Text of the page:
By now you’ve likely heard of new provisions made to the Fair Labor Standards Act (FLSA). If you’ve somehow missed it, the major change that has many small businesses on edge is the increase in minimum requirements for overtime pay.
Previously, certain salaried employees making more than $455 a week or $23,660 a year were exempt from overtime pay, regardless of how many hours were worked that week.
The changes, which go into effect December 1, 2016, have now bumped that cut-off to a significantly higher bracket; $913 a week or $47,476 a year. Just like before, not every salaried worker making that amount will automatically qualify for overtime pay, however. So, how do you know if you’re affected?
Exemptions still apply for those whose duties are primarily “executive, administrative, or professional.” To help you determine if your employees fall under these exemptions, the US Department of Labor has published a duties test. The current sheet reflects the old salaries, but the exemptions have remained the same.
Here’s a quick rundown of the exemptions. We’re not lawyers, so as always, consult your HR and legal teams before making any major decisions and changes.
Exemptions for Executive duties
- The employee has to make at least $913 a week and considered salaried.
- The primary duty of the employee has to be managerial. Whether it’s managing the entire business or smaller, but recognized, departments or subdivisions of the business.
- The employee must be in a position to direct at least two other full-time employees regularly.
- The employee has to be able to make hiring and firing decisions, or at least have their recommendations hold considerable weight with the decision maker.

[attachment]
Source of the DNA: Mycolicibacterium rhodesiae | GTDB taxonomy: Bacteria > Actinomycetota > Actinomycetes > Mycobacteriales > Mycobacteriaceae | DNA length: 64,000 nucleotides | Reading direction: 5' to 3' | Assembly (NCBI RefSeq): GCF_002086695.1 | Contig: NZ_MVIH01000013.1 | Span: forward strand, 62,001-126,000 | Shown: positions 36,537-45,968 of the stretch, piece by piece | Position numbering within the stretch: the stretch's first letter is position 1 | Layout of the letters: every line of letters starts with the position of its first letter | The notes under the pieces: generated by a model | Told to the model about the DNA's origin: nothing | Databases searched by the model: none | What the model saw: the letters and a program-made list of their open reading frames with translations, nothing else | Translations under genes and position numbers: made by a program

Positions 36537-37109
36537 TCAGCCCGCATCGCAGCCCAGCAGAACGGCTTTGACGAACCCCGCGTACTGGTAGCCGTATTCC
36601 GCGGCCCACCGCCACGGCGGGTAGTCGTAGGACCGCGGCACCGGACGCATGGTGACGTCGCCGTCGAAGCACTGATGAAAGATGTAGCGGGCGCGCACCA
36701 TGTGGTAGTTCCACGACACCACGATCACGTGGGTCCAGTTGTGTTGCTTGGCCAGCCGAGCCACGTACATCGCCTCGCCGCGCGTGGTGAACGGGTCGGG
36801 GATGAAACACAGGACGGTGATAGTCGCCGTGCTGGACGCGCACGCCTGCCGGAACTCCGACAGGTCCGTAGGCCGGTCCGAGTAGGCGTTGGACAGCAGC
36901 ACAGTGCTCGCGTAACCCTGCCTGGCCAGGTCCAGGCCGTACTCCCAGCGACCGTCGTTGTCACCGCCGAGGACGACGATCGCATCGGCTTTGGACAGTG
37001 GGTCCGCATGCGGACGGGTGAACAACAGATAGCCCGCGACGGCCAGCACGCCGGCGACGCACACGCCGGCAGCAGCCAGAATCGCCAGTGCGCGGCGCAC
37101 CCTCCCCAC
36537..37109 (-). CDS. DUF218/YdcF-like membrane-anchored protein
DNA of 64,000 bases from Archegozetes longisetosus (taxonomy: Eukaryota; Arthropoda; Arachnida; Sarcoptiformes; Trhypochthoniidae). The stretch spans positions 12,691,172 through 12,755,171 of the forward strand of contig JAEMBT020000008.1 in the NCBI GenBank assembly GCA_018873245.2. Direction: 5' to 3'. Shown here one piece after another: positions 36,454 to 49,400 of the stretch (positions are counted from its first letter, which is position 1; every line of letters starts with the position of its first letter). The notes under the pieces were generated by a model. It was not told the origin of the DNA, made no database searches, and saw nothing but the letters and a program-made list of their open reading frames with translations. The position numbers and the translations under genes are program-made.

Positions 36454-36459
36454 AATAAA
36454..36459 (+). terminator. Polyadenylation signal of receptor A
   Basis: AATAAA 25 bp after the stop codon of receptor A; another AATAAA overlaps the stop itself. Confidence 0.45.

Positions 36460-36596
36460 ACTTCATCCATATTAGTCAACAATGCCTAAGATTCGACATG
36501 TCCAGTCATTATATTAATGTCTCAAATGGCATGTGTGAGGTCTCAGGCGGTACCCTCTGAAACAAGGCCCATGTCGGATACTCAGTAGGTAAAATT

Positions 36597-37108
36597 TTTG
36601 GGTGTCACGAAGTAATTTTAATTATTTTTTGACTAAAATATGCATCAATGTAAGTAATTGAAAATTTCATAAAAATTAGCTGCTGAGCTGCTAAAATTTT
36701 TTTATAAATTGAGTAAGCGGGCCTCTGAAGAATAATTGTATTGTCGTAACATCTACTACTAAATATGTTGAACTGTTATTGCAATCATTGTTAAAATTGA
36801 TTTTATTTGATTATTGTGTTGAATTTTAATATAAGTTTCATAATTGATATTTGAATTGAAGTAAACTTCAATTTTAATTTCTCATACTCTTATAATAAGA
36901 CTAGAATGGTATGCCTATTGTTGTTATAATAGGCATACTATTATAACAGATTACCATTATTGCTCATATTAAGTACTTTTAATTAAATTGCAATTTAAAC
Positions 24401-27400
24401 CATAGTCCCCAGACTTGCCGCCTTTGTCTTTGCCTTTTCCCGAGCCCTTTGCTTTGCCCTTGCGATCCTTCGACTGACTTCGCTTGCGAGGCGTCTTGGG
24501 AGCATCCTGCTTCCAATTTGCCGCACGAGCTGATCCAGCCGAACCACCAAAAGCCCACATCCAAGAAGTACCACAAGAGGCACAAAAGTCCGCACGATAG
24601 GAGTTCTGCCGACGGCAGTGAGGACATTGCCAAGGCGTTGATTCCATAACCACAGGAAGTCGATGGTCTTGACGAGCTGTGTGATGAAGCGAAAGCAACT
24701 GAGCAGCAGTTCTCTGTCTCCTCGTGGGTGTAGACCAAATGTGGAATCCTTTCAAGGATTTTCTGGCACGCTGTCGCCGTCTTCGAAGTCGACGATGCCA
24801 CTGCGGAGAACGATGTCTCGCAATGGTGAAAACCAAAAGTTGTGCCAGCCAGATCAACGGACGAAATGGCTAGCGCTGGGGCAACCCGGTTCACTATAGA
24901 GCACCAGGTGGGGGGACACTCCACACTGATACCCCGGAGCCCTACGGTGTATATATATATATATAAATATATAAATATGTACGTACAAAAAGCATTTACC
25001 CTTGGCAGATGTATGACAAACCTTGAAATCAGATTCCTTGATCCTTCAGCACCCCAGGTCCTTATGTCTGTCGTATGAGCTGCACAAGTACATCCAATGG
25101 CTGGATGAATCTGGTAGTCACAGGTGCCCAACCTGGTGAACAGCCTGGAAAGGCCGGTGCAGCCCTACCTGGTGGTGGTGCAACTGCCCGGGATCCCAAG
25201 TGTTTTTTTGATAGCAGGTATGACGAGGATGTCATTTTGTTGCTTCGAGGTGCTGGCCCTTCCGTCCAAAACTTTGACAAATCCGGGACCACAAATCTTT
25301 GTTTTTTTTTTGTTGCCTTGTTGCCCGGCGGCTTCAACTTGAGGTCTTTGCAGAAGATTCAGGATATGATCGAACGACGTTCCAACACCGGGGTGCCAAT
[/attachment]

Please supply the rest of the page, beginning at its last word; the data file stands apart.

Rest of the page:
Exemptions for Administrative duties
- The employee has to meet the salary requirements of $913 a week or higher.
- The employee’s primary duty has to be directly related to business operations.
- The employee must be trusted to exercise their own judgement and discretion on significant operational decisions.
Exemptions for Learned Professionals
- The same salary requirements apply (no less than $913 a week).
- The employee’s primary duty must be considered intellectual in character and require advanced knowledge.
- Their advanced knowledge must be in a science or learning field.
- Their knowledge had to be acquired through prolonged specialized intellectual instruction (i.e. university)
Exemptions for Creative Professionals
- Must meet the salary requirements
- The employee’s primary duty must require invention, imagination, originality, or talent in an artistic or creative field.
Does your business gross over $500,000 a year?
Most smaller businesses that fall beneath that earnings cut-off will be exempt from these changes. However, just because your entire business is exempt, doesn’t necessarily mean some of your employees won’t qualify for individual coverage. There is also a clause that states some individuals may still be covered in businesses grossing under $500,000 each year, depending on their involvement with “production of goods for interstate commerce.” If that sounds a bit convoluted to you, you’re not alone. We’re not lawyers, so you’ll want to consult your legal team for more information on how that clause affects you.
There may be a few more exemptions available to you, so we recommend reading through the US Department of Labor’s FAQ with your legal team to make sure you're complaint before December 1, 2016.
Making the necessary changes to ensure you’re complying with the new laws may take a few months to implement, so get started with your legal and HR teams right away to see what applies to your business.
What do you think of the new overtime laws? Share in the comments below!